Redecorated Oval Office Turns Right-Wingers into Design Critics

According to some, those brown couches are tantamount to spitting on the flag.


The White House has dolled up the Oval Office in modern* decor and, suddenly, conservative commenters fancy themselves the next Jonathan Adler.


And their collective vision for what the Oval Office should be? We’re imagining a wallpaper done in stars and stripes, more stars and more stripes on the upholstery, stripes and stars on the rugs, a red/white/blue carpet and maybe an eagle or five on the shelves. Also, would it hurt to put the anchor of an aircraft carrier in corner? Or maybe just a missile tip? C’mon, you pinko!

“This is so strange, yet not surprising,” a commenter wrote on the conservative blog “Given his distaste for all things historical, this is about what you could expect.”

From another: “The sofa cushions are probably reversible for those martini parties. I?m picturing a red-and-black pattern featuring caricatures of Che, Joe and Vlad, kind of like the Pep Boys logo.”

And another: “…[t]his room looks just about right for lowered lights and filled with smoke (Obama smokes), and conducive to making dirty deals. There’s enough room under the sofas to hide the dead bodies.”

Another: “Surprised zero didn’t paint the walls institutional green or bring in some of his homies with a few boxes of spray paint, either alternative being in keeping with his respect for the office.”


Also: “Not a fan of the overwhelming use of earth tones…” (This was the tenor of many, many comments. Apparently, people want their Oval Office to look like a carnival midway.)

And: “Those neutral colors do not connote honor, respect, awe, for the office or nation. Only red white and blue in the flag itself.”

So let’s get this straight. A traditional Oval Office is: martini-free; party-free; not adorned with pictures of Che, Stalin, Lenin or the Pep Boys; non-smoking; brightly lit; not roomy enough to hide dead bodies; formal; not spray-painted; homie-free; zero-free; not-earthy; not neutral; not green; not black; not red; and only red, white, and blue.

Well, we did a quick Google search, and we’re pretty confident the Oval Office was never entirely red, white, and blue, not even in the heady days of the Bush administration. In fact, the president whose office came the closest was Bill Clinton. He had a red-white-and-blue carpet. And you know what happened there.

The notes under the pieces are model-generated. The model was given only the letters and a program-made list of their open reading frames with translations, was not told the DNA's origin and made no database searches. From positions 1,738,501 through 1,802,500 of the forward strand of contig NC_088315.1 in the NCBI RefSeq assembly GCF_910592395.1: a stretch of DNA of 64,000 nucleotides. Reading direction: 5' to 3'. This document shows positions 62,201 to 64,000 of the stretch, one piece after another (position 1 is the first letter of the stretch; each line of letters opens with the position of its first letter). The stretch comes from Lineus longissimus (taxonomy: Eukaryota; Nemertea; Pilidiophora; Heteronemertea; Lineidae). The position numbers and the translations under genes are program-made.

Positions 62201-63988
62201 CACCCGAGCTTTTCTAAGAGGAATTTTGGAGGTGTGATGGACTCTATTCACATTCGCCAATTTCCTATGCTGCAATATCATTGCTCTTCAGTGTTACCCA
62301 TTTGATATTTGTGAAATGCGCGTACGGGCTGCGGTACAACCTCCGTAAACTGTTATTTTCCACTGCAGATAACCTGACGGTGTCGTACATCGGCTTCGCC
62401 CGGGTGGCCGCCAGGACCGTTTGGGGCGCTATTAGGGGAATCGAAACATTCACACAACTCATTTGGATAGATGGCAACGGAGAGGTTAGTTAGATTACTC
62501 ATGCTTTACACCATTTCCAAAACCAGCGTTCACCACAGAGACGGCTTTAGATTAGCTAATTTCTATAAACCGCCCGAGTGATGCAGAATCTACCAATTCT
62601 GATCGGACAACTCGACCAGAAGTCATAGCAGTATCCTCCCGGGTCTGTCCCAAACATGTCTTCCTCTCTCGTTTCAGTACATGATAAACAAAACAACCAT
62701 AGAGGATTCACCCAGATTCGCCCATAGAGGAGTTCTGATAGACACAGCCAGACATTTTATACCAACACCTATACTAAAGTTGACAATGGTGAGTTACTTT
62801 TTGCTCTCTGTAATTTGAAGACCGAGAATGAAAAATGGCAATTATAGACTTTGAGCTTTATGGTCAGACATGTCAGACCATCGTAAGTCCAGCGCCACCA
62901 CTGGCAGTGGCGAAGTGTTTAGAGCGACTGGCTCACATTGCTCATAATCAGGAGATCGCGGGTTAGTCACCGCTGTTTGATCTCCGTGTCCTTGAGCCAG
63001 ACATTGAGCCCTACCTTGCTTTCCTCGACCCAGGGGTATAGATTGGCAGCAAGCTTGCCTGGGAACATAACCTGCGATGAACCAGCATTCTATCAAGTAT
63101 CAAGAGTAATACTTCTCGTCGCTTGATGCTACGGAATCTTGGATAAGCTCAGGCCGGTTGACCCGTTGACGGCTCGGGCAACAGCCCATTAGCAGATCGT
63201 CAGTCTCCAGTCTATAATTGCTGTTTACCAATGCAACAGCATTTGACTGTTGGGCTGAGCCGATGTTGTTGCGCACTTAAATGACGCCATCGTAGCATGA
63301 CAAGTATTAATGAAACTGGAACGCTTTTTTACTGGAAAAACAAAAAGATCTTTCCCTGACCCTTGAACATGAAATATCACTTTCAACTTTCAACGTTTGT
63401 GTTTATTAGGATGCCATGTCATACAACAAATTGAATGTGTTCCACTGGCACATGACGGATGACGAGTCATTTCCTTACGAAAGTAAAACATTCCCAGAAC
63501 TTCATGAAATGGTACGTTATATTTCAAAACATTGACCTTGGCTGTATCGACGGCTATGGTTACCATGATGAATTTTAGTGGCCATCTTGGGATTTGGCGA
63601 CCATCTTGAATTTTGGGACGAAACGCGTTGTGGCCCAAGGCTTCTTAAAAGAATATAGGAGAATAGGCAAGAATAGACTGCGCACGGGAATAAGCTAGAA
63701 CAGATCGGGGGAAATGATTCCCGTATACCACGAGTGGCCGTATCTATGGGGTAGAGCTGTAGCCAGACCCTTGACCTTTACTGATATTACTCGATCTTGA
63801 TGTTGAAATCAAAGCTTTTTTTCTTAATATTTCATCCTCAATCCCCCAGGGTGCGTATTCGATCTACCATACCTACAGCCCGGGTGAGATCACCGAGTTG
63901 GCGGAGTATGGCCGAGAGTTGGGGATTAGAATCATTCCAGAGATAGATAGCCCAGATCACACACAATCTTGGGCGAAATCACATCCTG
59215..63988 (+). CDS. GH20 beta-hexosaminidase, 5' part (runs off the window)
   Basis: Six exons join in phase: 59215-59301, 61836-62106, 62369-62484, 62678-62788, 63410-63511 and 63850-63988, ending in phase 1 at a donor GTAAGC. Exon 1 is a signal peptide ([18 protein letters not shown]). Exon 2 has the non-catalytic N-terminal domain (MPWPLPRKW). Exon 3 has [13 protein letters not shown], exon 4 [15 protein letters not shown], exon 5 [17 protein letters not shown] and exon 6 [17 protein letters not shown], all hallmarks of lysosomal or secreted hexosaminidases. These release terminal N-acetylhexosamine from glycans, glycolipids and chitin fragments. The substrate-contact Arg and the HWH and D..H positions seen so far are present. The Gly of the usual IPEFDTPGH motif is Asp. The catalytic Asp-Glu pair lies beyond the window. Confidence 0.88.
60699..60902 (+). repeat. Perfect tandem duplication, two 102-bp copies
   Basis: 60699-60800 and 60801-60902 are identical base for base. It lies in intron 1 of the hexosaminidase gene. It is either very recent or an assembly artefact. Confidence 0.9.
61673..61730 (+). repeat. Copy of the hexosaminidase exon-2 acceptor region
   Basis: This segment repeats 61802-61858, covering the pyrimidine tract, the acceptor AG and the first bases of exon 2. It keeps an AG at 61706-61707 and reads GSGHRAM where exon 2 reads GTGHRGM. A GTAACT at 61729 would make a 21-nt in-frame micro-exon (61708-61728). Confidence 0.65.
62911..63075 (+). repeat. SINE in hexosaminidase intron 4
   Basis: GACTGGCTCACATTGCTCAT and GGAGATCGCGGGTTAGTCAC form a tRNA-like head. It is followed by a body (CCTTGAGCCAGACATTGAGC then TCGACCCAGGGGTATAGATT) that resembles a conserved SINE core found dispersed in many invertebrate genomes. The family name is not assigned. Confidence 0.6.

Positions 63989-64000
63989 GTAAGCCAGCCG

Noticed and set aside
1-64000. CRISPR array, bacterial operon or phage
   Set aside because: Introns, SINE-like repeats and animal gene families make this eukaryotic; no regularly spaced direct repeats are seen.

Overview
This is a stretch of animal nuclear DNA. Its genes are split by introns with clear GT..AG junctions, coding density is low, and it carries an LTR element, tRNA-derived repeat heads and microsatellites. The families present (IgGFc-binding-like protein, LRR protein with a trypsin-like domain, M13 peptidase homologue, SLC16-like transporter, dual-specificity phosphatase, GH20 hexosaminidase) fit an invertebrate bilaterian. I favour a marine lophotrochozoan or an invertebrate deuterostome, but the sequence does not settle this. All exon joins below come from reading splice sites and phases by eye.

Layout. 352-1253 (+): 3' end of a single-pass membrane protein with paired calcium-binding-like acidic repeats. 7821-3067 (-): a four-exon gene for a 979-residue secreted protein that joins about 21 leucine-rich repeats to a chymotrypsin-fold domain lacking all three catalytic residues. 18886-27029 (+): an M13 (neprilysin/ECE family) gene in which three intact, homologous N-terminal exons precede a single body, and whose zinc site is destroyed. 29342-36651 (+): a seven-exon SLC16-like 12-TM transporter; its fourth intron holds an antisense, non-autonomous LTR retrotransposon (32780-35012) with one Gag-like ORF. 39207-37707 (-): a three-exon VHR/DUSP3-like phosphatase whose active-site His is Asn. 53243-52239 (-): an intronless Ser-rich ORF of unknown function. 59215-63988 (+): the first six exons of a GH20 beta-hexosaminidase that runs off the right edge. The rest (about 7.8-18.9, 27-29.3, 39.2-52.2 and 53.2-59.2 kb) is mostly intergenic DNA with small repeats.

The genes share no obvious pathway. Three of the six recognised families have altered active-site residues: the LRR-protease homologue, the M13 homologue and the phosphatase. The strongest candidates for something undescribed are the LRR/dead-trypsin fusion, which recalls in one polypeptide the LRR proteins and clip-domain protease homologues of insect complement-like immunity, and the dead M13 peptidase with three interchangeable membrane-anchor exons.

But back to Obama’s Oval Office. It’s got new wallpaper, rugs, sofas, lamps, drapes, and a coffee table, and while it certainly isn’t the handiwork of Philippe Starck or Kelly Wearstler, it has a few contemporary touches.


Take the couches. Custom made in New York, they’re done up in a super-comfy brown cotton from Pennsylvania — no more of that fussy, flowery fabric left over from the Bush days that looked like something the Queen of England might wear. And no, the cushions aren’t reversible for martini parties. (What would that look like any way? Dirty and stuffed with olives?)

[New office]


[Old office]

It’s just too bad Obama picked such horrendous pieces to “update” the Oval Office. With the marbled formica-like coffee table (it’s actually walnut), flat ceramic lamps, and fall L.L. Bean color scheme, the whole thing looks like a Sheraton.

The rug’s pretty cheesy, too. It’s ornamented in inspirational quotes selected by Obama himself — “The Only Thing We Have to Fear is Fear Itself? (FDR); “Government of the People, By the People, For the People” (Abe Lincoln); and so forth — which is something an earnest college student would do. Then again, it’s also got the presidential seal, which, it should be noted, is red, white, and blue.

*Modern according to your typical White House: Subtract 100 years from today. Add five years for a Republican; 10 for a Democrat. Divide by 2.


[Before anyone gets in a twist about tax money being used on this, note that it was paid for by a White House nonprofit, with funds raised during Obama’s inauguration. ? Ed.]

[Via Gawker and the Wall Street Journal]

About the author

Suzanne LaBarre is the editor of Co.Design. Previously, she was the online content director of Popular Science and has written for the New York Times, the New York Observer, Newsday, I.D